Ads website Craigslist faces allegations of "pay to rape" underage prostitution after a letter is published in "The Washington Post".
Sources: The Guardian
Sources: The Guardian
"The Washington Post" reports that U.S. intelligence agencies repeatedly warned President Trump about the threats posed by COVID-19 in January and February, but administration officials say they "just couldn't get him to do anything about it."
"The Washington Post" publishes raw interviews and notes taken for the Special Inspector General for Afghanistan Reconstruction's "lessons learned" initiative. The difference with the previously published reports reveals that senior U.S. administration officials misled the public by painting "a rosier picture of the state of the war than they knew to be true".
Russian Ambassador to the United States Sergey Kislyak, who was cited in "Washington Post" reports yesterday that American intelligence overheard him telling Moscow about his election-related discussions with a Trump campaign official, ends his nine-year assignment and leaves the United States. In May 2017, Russian Deputy Foreign Minister Anatoly Antonov was approved as the next ambassador.
Federal District Judge Gonzalo Curiel unseals documents requested by "The Washington Post" that had been filed with the court in connection with pending civil cases against Trump University, a former business of the Republican Party's presumptive presidential nominee Donald Trump. The judge noted that Trump's candidacy has increased interest in these cases, and that Trump's comments "... (have) placed the integrity of these court proceedings at issue."
The United States Department of Defense says that last month's airstrikes in Kunduz hit three locations, mistakenly including the Médecins Sans Frontières (Doctors Without Borders) (MSF) hospital where at least 30 were killed. Afghan commanders, whose forces were actively engaged with the Taliban, requested the attacks. "The Washington Post" reports a warehouse and a mansion in two densely populated residential areas were "pulverized" without loss of civilian lives. According to residents, earlier their neighborhoods had been conflict zones, but no militants were there the time of the attacks. "Together, the three attacks raise questions about the quality and reliability of the intelligence that Afghan security forces are providing to their American partners, as well as U.S. decisions to act on that intelligence," writes the Post.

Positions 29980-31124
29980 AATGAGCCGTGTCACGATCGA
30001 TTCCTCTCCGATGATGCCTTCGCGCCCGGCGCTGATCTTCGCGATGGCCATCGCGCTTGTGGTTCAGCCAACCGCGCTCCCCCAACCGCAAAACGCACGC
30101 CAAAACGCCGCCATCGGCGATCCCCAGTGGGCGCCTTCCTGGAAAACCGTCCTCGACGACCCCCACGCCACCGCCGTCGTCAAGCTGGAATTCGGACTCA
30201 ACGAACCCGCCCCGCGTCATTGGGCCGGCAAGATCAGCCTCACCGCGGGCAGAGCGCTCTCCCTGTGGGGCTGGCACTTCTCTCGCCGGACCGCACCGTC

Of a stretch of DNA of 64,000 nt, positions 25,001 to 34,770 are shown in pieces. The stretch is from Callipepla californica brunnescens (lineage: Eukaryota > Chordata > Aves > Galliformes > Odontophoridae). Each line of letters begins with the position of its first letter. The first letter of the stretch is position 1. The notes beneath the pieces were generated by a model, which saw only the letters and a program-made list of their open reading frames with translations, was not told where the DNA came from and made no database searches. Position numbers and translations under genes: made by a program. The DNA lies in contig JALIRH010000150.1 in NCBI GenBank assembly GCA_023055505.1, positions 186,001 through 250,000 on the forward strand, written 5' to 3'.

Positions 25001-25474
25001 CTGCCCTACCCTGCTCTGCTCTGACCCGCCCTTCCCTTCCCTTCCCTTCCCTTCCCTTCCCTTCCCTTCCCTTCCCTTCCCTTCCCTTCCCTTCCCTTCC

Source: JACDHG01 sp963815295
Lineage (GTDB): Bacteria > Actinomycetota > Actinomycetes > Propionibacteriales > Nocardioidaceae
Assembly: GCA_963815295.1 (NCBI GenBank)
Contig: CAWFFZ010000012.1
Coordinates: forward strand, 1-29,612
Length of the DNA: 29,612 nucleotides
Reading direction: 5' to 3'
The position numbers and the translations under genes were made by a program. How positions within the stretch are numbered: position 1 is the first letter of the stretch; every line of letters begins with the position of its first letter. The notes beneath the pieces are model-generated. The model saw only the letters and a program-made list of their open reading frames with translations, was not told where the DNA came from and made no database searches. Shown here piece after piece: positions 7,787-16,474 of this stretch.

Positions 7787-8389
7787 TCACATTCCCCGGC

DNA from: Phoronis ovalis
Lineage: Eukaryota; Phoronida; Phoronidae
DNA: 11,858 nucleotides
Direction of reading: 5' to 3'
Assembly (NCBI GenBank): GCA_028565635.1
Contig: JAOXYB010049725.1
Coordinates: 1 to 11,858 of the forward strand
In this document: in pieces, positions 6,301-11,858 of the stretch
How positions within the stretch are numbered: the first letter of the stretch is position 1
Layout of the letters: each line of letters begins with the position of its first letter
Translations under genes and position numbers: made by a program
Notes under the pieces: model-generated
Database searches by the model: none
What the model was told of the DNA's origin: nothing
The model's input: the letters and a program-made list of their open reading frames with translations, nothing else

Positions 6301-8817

"The Washington Post" reports that the military forces imprisoned alleged whistleblower Bradley Manning to strip each night and sleep naked, having confiscated his boxers earlier this week following Manning's protest that restrictions imposed on him were "absurd". A spokesperson for the facility denies "any sort of humiliation or embarrassment" is intended.
A two-year "Top Secret America" investigation by "The Washington Post" concludes that United States intelligence gathering has grown so much since the September 11 attacks that neither its true cost, size nor effectiveness in keeping the country safe is actually known.